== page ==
Yeah, Duart in New York has a Spirit and I'm going to check with them.if anyone else has some other suggestions on who else has one and has good pricing on SD transfers on the spirit that would be great.I want someone who will take me seriously even though Im not sending in a ton of footage.I know Cinefilm in atlanta has one too but i think their prices are slightly higher than Duart if I'm not mistaken.

I imagine the higher res machines could reveal more grain in 16mm but I think what I need to do is tell the colorist that I'm looking for a minimal grain.I'm not sure how the spirit hides it ...maybe the defocusing feature?... but I bet it has tradeoffs and if you dont tell them what you are going for the colorist might be hesitant to soften up your image by hiding the grain.So I need to tell them what kind of image i'm looking for.
  • 0

#12 Phil Rhodes

Phil Rhodes
  • Sustaining Members
  • 11937 posts
  • Other

Posted 19 June 2005 - 03:58 PM

Hi,

Most Spirit suites will have some kind of noise reduction electronics after the scanner, which generally offer adjustable ways to reduce grain. The artifacts are a lagginess or smearing in the image which are at least somewhat visible almost whenever it's used.

Phil
  • 0

#13 Stephen Williams

Stephen Williams
  • Sustaining Members
  • 4708 posts
  • Cinematographer
  • Europe

Posted 20 June 2005 - 01:58 AM

Yeah, Duart in New York has a Spirit and I'm going to check with them.

<{POST_SNAPBACK}>



Hi,

I have used DuArt and was very happy. Tell them if you hate grain and want the noise reducer turned up. I think there default settings are very low or off!

Stephen
  • 0

#14 Sam Wells

Sam Wells
  • Basic Members
  • PipPipPipPip
  • 1751 posts
  • Cinematographer

Posted 20 June 2005 - 11:19 AM

Well the best grain reduction is to begin by shooting a finer grained film stock !

Expose it well, be careful with large mid tone areas etc. The ususual suspects.

Is this a supervised transfer you're talking about ? I'd be extremely reluctant to go very far into grain reduction / denoise let alone something like defocussing on a best light transfer.


-Sam
  • 0

#15 jeremy edge

jeremy edge
  • Guests

Posted 20 June 2005 - 11:51 PM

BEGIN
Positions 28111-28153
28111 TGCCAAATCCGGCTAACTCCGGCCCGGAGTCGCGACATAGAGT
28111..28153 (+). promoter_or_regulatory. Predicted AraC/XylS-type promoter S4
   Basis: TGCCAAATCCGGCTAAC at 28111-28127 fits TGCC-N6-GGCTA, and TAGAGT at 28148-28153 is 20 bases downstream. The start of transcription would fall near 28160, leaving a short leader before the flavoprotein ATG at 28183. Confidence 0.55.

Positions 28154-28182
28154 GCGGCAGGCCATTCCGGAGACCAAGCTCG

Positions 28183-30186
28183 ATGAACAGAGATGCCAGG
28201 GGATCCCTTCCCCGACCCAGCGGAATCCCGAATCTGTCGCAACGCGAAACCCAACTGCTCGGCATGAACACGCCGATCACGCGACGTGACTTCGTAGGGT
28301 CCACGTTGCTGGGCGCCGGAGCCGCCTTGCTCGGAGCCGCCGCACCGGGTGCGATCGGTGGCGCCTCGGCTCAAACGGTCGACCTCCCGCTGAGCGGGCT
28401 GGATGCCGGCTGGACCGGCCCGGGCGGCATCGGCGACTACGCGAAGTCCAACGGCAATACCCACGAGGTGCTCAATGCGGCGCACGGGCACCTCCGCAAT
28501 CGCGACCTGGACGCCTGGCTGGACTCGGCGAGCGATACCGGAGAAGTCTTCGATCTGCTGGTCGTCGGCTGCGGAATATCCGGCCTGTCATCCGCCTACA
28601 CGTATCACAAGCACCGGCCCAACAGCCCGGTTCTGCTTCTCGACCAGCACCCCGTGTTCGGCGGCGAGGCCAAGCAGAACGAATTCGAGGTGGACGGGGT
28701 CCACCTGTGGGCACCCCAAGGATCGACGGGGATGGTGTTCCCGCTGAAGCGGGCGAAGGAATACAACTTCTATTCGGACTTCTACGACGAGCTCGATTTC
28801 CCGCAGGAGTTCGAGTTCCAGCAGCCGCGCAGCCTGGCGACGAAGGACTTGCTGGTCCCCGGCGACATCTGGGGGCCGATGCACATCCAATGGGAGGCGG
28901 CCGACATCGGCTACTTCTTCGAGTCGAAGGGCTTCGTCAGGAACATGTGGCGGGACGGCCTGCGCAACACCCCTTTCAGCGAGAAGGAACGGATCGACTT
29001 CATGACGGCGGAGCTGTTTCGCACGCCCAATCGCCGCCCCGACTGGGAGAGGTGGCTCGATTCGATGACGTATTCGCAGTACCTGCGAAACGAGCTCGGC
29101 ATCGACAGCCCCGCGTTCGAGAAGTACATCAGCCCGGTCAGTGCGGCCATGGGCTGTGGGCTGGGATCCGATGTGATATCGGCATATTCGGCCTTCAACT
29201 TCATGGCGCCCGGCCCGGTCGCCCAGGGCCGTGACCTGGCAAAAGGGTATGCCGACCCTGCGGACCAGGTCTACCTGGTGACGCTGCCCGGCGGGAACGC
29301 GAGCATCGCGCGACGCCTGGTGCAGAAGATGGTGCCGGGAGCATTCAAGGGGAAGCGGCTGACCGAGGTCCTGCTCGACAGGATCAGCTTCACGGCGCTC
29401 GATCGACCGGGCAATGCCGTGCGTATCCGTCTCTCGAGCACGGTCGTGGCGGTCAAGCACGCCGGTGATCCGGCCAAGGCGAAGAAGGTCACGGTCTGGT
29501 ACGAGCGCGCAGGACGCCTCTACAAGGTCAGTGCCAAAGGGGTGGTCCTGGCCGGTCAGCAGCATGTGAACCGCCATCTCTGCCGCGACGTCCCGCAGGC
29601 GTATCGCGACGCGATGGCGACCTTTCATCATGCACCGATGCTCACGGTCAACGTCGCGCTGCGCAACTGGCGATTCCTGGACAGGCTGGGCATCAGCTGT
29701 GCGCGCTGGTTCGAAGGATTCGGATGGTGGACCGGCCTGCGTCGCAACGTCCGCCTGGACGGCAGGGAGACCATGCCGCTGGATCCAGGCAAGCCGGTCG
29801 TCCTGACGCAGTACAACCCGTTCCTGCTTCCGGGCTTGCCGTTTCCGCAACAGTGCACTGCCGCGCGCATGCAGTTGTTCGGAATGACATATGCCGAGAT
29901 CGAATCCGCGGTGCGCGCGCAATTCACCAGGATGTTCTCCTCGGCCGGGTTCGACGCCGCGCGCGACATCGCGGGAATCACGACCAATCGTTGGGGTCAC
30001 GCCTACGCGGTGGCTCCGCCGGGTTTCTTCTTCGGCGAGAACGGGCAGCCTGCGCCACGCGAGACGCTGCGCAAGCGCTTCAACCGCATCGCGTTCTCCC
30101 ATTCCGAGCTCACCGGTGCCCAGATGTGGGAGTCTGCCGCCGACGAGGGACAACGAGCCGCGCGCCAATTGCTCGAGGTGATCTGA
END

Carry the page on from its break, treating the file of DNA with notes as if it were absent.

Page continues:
Well the best grain reduction is to begin by shooting a finer grained film stock !

Expose it well, be careful with large mid tone areas etc. The ususual suspects.

Is this a supervised transfer you're talking about ? I'd be extremely reluctant to go very far into grain reduction / denoise let alone something like defocussing on a best light transfer.
-Sam

<{POST_SNAPBACK}>


Thanks for the advice sam.
i think what I need to do is to tell them I want a nice balance when using the noise reduction and to make it look nice without having an excess of grain.I doubt I will be able to be present to supervise but that applies to anywhere i get it done.

I think my two stock choises are 7218 or fuji eterna 500.

Here is a good example of a shot of the exr100t exposed pretty much right on I believe.There's a little bit of web compression here but you get the idea.
looks like this Rank/EXR combination would be pretty suitable for my " flashback in time scenes" .

http://backstreetlaw.com/id152.htm

I'll try to grab a still from the 7218 I shot tomorrow.The grain is much better. but still looks a little dated.
  • 0

#16 Sam Wells

Sam Wells
  • Basic Members
  • PipPipPipPip
  • 1751 posts
  • Cinematographer

Posted 21 June 2005 - 10:45 AM

THere is a good example of a shot of the exr100t exposed pretty much right on I believe.There's a little bit of web compression here but you get the idea.
looks like this Rank/EXR combination would be pretty suitable for my " flashback in time scenes" .

<{POST_SNAPBACK}>


Even allowing for web compression this has the look of an older Cintel machine.

It's noisy. 7248 should be tighter than that.

-Sam
  • 0

#17 David Mullen ASC

David Mullen ASC
  • Sustaining Members
  • 19759 posts
  • Cinematographer
  • Los Angeles

Posted 21 June 2005 - 10:52 AM

I hate to say this, but this is one of the weaknesses of film. Remember the 7218 vs. HDCAM test I shot at the University of Texas where I posted frames and everyone said that the 7218-to-HD transfer was too noisy to be a fair comparison? I still haven't gotten around to retransferring that footage.

This is the weak link in the chain. Based on memory or experience, if a transfer looks too noisy, I have to somehow know it's not my film, pull the job, and take it elsewhere (if they can't fix it). What a pain in the a---. I did a whole 35mm-to-HD transfer at a facility with a new Spirit and DaVinci set-up -- we were the first show on it -- and it was noisy as hell but I couldn't convince anyone at the facility that there was something wrong. It was all "there's nothing wrong with our machine" attitude and me saying "I've seen less noisy Spirit transfers". Since the movie was supposed to be somewhat "gritty" I lived with the transfer.